Neighborhood Socioeconomic Environment and Sexual Network Position
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Rates of sexually transmitted infections (STIs) are strongly associated with neighborhood poverty; however, the mechanisms responsible for this association remain unclear. Using a population-based study of sexual networks among urban African American adolescents, we tested the hypothesis that poverty, unemployment, and the sex ratio drive STI rates by affecting sexual network structure. Participants were categorized as being in one of three network positions that had previously been found to be strongly linked to infection with chlamydia and gonorrhea: being in a confirmed dyad (i.e., a monogamous pair), being connected to a larger network through one partner, and being in the center of a larger network. We found that only poverty was statistically significantly associated with sexual network position. Residing in the poorest third of neighborhoods was associated with 85% decreased odds of being in confirmed dyads. There was no association of sexual network position with neighborhood employment. Living in a neighborhood with an unequal number of young men and women appeared to be associated with a higher likelihood of being in a confirmed dyad; however, the differences were not statistically significant. These results suggest that poverty may impact STI rates by shaping sexual network structure, but we did not find any evidence that this association operates through unemployment or the sex ratio.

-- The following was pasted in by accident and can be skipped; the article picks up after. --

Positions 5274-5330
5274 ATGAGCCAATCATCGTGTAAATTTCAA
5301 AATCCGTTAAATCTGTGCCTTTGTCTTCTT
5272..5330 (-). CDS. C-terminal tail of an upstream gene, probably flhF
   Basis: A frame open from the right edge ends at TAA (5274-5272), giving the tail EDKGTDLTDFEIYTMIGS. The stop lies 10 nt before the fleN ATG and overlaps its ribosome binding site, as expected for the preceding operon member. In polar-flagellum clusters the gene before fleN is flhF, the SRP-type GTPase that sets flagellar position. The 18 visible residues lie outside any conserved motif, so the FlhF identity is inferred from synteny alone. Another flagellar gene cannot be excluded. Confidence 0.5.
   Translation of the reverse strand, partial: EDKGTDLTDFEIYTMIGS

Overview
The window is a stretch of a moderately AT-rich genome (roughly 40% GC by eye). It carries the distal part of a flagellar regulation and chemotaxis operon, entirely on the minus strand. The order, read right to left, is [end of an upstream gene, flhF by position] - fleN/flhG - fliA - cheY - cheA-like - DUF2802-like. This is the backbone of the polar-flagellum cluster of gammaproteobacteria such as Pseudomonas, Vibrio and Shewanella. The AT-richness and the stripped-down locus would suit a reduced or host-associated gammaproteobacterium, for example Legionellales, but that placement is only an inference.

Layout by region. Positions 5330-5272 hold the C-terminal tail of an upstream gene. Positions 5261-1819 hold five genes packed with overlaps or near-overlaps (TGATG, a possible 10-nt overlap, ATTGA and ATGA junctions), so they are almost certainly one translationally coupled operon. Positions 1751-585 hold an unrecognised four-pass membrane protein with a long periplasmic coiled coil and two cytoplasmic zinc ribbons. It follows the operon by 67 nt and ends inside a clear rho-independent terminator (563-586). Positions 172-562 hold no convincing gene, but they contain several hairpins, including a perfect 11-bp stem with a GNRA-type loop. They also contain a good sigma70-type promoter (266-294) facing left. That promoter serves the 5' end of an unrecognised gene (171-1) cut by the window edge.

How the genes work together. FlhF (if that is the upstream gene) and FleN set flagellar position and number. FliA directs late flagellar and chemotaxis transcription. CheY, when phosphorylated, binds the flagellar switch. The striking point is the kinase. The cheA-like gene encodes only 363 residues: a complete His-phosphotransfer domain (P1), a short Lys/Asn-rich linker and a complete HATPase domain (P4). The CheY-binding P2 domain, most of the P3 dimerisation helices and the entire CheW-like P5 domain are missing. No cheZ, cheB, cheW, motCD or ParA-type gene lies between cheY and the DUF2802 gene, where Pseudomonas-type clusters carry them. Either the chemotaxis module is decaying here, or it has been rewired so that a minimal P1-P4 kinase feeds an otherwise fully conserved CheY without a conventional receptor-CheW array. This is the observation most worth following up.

KeywordsSexually transmitted infections Sexual networks African American Socioeconomic status
C.M. Fichtenberg designed and conducted the analysis and wrote the manuscript; J.M. Jennings and T.A. Glass helped design the analysis and interpret findings; J.M. Ellen conceived and conducted the Bayview Networks Study and helped design the analysis and interpret findings. All co-authors reviewed drafts of the manuscript.
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